Vacuum in the laboratory – where does it come from?

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„Emerging from the wall“ – could be a typical answer. Nobody worries about this matter, as long as everything is working fine and all the required connections and valves are available. Whether there is vacuum or not, you probably do not even notice until there is no vacuum available for whatever reasons. Vacuum technology often goes hand in hand with typical laboratory applications like evaporation, drying or filtration – however it is indispensable! There are several possibilities of providing vacuum in the laboratory – each having its own advantages and disadvantages:

Single user vacuum pump

Having just one vacuum pump on the laboratory bench, you certainly won’t ask yourself where the required vacuum comes from. A chemically resistant vacuum pump exclusively for your own application – this is the ideal individual solution offering best working conditions. Chemistry diaphragm pumps with exhaust vapor condenser for solvent recovery and separator for pump protection from condensate should definitely be the first choice. VACUUBRAND®’s VARIO® diaphragm pumps with variable running speed and further setting and control options offer further advantages such as the “always correct vacuum”, energy saving and remote control options.

Central vacuum

Things look different if a vacuum tubing needs to be connected to a wall-mounted hose nozzle and a valve needs to be opened. In this case the vacuum supply comes either from a central vacuum or a local vacuum network. The laboratory user usually has little influence on having adequate ultimate vacuum or perfectly suitable flow rates for his application - despite oversized vacuum pumps typically being used in central vacuum systems. Short-time ventilation of different applications e.g. can negatively influence the performance of the entire centrally fed laboratory vacuum. Future modifications become difficult due to the lack of flexibility of fixed piping installations. Maintenance of the vacuum generator or the piping system can affect all users at the same time. Unwanted mixtures of vapors and solvents from several laboratories may develop inside the long pipelines. All these factors should be considered – as well as the high operating and maintenance costs.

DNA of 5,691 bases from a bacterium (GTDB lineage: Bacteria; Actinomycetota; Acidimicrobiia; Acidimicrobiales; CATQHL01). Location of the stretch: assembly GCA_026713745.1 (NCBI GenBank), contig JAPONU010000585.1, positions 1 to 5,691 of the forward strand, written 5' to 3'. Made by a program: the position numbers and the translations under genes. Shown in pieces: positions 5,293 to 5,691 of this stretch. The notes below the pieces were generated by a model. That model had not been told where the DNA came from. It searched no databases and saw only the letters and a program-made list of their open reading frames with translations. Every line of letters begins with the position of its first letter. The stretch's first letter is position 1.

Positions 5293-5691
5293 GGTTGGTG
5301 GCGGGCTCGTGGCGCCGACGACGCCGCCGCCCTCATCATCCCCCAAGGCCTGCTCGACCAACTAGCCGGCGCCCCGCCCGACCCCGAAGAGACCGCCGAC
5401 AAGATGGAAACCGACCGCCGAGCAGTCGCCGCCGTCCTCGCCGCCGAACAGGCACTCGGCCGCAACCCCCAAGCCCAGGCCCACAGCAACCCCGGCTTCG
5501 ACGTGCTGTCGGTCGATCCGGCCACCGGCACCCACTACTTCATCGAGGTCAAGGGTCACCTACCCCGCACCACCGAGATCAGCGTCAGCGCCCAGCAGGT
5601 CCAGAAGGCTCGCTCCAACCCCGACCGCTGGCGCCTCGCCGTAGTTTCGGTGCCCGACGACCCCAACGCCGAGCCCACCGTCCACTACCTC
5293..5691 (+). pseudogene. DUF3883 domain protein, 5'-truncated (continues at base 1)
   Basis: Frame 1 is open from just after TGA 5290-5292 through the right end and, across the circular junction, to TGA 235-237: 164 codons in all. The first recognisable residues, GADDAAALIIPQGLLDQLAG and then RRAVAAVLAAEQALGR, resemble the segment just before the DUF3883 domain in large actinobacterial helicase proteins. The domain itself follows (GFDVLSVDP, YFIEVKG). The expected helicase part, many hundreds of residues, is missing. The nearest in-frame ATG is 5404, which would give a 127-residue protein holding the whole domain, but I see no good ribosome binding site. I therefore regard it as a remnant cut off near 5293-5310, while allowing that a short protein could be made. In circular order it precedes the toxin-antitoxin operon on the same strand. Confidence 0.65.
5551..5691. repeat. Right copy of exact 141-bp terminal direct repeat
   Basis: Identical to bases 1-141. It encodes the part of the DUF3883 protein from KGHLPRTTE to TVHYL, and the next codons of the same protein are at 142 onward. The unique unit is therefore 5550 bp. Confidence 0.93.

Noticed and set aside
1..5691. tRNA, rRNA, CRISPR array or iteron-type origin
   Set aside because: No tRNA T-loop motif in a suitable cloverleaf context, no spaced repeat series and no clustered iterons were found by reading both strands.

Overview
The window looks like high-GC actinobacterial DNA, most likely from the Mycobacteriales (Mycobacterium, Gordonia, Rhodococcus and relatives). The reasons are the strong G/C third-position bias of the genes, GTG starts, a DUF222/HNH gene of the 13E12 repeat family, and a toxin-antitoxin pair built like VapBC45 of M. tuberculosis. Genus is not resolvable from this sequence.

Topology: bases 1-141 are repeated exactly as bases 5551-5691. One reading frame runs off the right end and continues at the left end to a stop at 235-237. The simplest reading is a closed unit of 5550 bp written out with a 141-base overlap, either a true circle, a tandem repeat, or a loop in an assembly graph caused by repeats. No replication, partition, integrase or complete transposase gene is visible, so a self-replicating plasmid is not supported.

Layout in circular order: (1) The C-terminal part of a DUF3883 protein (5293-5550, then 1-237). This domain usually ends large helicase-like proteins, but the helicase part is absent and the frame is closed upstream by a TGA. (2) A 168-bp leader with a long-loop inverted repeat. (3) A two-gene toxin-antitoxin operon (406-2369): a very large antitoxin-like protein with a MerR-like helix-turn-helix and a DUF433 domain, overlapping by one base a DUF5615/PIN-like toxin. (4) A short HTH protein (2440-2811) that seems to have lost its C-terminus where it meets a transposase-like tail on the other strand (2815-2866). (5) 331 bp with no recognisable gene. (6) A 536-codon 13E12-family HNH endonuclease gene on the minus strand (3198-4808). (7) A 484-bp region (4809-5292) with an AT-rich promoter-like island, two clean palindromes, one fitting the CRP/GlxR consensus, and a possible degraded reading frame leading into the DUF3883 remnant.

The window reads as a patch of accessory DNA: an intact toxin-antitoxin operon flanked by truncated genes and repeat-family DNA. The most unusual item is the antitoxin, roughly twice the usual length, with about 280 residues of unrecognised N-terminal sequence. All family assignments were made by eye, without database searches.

VACUU·LAN® Vacuum network for laboratories

A local vacuum network represents the perfect compromise between a single-user pump and a ...

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Vacuum in the laboratory – where does it come from?

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